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A Chaperone’s Guide to the FRS Youth Tour

The following post was written by Shannon Erb, Director of Marketing for GRM Networks. Shannon chaperoned two high school students to Washington, D.C. as part of the 2016 FRS Youth Tour.

As a fairly new employee at GRM Networks, I was very happy when I was selected to attend this year’s Youth Tour as a chaperone for two students sponsored by the company. I have never been to Washington, D.C., but have always had the desire to learn more about the historical landmarks in the District, and to visit the place from where our country is governed.

Thankfully, the travel to Washington, D.C. was uneventful! The flights were smooth, and everything was on time. After arriving in D.C. on the first day, we had a little time to relax and get settled in to the hotel before I attended a Chaperone orientation meeting. At this meeting, I learned of all the requirements that were going to be asked of me over the next few days, and met the other Chaperone with whom I would be leading a group of 8 students.

In a nutshell, my responsibilities were to look after the students in my group, and to make sure they made the most of their time while in Washington, D.C. This included providing advice on what to visit, and answering questions about the historical sites in D.C. This required a lot of research on my part ahead of time!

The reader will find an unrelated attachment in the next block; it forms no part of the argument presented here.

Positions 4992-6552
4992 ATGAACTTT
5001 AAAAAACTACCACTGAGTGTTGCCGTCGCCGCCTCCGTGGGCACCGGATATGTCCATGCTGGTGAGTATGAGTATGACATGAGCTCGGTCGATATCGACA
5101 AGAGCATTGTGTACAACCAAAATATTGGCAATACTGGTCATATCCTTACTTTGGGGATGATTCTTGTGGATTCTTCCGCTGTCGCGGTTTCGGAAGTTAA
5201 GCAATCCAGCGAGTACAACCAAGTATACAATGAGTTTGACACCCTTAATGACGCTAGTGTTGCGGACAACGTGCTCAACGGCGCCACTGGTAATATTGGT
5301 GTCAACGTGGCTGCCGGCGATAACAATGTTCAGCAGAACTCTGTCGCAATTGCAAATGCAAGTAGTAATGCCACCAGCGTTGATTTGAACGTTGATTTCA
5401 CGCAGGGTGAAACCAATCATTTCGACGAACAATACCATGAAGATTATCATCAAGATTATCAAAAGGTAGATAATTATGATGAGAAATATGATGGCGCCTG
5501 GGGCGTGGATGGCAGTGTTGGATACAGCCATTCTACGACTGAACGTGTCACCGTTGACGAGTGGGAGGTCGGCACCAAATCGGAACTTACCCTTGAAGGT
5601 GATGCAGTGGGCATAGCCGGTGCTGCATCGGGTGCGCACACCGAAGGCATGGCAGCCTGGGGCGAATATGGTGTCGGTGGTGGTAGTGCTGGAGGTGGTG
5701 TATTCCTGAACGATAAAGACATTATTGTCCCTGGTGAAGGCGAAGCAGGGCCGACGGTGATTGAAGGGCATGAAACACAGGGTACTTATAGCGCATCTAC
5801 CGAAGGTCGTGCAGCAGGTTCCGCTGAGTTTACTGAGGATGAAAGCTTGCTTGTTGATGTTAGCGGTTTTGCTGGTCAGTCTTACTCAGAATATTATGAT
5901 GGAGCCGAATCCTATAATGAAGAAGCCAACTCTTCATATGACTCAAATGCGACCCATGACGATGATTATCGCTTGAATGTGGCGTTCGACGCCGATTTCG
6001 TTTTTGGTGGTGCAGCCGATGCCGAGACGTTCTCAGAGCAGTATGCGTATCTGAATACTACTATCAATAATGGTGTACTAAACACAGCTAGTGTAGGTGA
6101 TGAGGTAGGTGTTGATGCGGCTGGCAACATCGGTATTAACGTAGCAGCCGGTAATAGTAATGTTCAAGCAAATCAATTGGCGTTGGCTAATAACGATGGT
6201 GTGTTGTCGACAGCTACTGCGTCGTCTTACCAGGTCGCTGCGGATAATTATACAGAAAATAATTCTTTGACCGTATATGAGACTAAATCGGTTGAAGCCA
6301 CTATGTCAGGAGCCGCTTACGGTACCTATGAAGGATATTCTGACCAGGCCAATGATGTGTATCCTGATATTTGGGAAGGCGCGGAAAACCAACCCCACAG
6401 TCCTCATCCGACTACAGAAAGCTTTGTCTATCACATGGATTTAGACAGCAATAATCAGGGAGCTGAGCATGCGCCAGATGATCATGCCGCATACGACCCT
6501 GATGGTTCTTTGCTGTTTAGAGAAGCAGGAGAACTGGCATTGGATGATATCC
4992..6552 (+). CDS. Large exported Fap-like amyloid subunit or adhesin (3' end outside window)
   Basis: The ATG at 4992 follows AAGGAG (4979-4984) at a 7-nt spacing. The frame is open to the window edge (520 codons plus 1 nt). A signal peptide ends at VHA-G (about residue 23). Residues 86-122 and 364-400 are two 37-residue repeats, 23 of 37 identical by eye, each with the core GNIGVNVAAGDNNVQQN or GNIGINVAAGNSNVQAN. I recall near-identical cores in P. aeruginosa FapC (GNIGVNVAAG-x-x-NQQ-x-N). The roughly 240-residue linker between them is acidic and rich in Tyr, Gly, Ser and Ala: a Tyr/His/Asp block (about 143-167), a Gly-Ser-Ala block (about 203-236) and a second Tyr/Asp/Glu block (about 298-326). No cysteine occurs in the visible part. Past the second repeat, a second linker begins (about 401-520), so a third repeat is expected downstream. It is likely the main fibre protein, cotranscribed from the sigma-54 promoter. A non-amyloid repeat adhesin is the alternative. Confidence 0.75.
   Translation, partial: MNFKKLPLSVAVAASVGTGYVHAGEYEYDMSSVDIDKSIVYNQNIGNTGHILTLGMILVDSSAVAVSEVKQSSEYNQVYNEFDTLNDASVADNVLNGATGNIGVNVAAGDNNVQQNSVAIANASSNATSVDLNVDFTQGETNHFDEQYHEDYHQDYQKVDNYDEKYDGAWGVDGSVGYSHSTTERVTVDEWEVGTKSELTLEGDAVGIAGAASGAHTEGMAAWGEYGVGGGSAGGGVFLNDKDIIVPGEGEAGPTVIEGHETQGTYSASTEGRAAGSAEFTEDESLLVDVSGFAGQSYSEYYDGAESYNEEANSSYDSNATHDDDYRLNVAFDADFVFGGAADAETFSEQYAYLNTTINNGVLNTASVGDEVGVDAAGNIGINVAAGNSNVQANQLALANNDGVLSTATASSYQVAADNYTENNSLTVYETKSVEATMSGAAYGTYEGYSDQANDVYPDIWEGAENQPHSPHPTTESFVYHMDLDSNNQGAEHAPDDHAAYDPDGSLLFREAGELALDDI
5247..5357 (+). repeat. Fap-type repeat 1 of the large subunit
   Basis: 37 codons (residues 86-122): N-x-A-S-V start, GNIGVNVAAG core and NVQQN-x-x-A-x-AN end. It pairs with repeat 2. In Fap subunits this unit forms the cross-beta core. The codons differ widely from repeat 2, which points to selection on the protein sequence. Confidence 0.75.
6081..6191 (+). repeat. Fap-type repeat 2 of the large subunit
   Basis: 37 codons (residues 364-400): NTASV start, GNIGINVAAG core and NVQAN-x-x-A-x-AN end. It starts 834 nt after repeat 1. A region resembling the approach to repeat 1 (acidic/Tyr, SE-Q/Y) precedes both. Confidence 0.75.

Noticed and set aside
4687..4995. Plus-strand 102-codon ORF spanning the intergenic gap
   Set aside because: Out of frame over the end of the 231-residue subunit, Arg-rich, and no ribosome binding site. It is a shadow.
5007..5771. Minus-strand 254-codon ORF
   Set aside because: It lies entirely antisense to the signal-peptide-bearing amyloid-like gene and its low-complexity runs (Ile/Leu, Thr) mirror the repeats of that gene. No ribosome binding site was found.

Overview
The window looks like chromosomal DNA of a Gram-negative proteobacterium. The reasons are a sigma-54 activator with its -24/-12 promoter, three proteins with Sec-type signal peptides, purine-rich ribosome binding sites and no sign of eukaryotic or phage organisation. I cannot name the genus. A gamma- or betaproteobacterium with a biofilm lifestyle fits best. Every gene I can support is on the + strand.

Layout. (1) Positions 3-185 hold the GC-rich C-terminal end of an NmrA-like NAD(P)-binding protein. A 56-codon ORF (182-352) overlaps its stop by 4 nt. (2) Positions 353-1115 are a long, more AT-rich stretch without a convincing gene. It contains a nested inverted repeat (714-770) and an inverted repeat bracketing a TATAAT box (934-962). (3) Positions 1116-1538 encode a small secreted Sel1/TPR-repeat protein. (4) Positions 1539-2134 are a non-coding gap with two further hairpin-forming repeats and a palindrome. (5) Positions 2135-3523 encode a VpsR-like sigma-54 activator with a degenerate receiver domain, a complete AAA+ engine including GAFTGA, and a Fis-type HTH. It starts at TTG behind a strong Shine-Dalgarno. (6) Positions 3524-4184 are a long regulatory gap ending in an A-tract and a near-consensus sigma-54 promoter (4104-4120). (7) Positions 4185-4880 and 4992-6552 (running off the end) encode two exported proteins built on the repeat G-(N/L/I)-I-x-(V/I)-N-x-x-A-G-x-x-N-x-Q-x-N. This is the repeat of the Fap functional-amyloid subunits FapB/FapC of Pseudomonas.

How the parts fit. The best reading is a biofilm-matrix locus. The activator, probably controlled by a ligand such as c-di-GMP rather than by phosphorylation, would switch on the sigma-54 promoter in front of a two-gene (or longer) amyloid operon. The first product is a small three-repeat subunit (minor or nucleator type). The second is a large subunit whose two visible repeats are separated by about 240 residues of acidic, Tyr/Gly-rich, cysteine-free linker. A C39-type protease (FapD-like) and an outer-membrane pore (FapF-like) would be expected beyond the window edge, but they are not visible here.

During the trip, many activities kept students and chaperones busy. We visited the U.S. Capitol building for a presentation about Foundation for Rural Service and NTCA-The Rural Broadband Association, and learned some inside information from hill staffers. Many of us also got a tour of the capitol from staffers. The biggest takeaway from this session was the presentation we saw about making our “pond” bigger. In rural communities, sometimes our young folks (fish in the pond) are encouraged to “get out of this place,” or “get out there and explore the world.” Well, that doesn’t have to be the case for all of our students and children. There are plenty of opportunities to travel and learn, then to bring knowledge back to our rural communities (ponds) to help them thrive.


We also learned a lot during our visit to the Federal Communications Commission (FCC). During our time at the FCC, we learned a lot about what they oversee, how their complaint system works, and even found out that almost every electronic device you own has a stamp from the FCC on it somewhere! Seriously, if you have an iPhone… flip to the back of your phone and I bet you’ll see it!


In addition to these scheduled events, we were all given time to explore the Washington Mall, including the Smithsonian museums; visit multiple war memorials; see the Lincoln memorial and Washington Monument; explore the Franklin D. Roosevelt and Martin Luther King, Jr. memorials; see the Jefferson Memorial; and walk through the Newseum.

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The Youth Tour was an experience I’ll never forget, and I look forward to the next time I get to go! To learn more about the Youth Tour process, keep an eye on our blog for the next two weeks for two more posts, and visit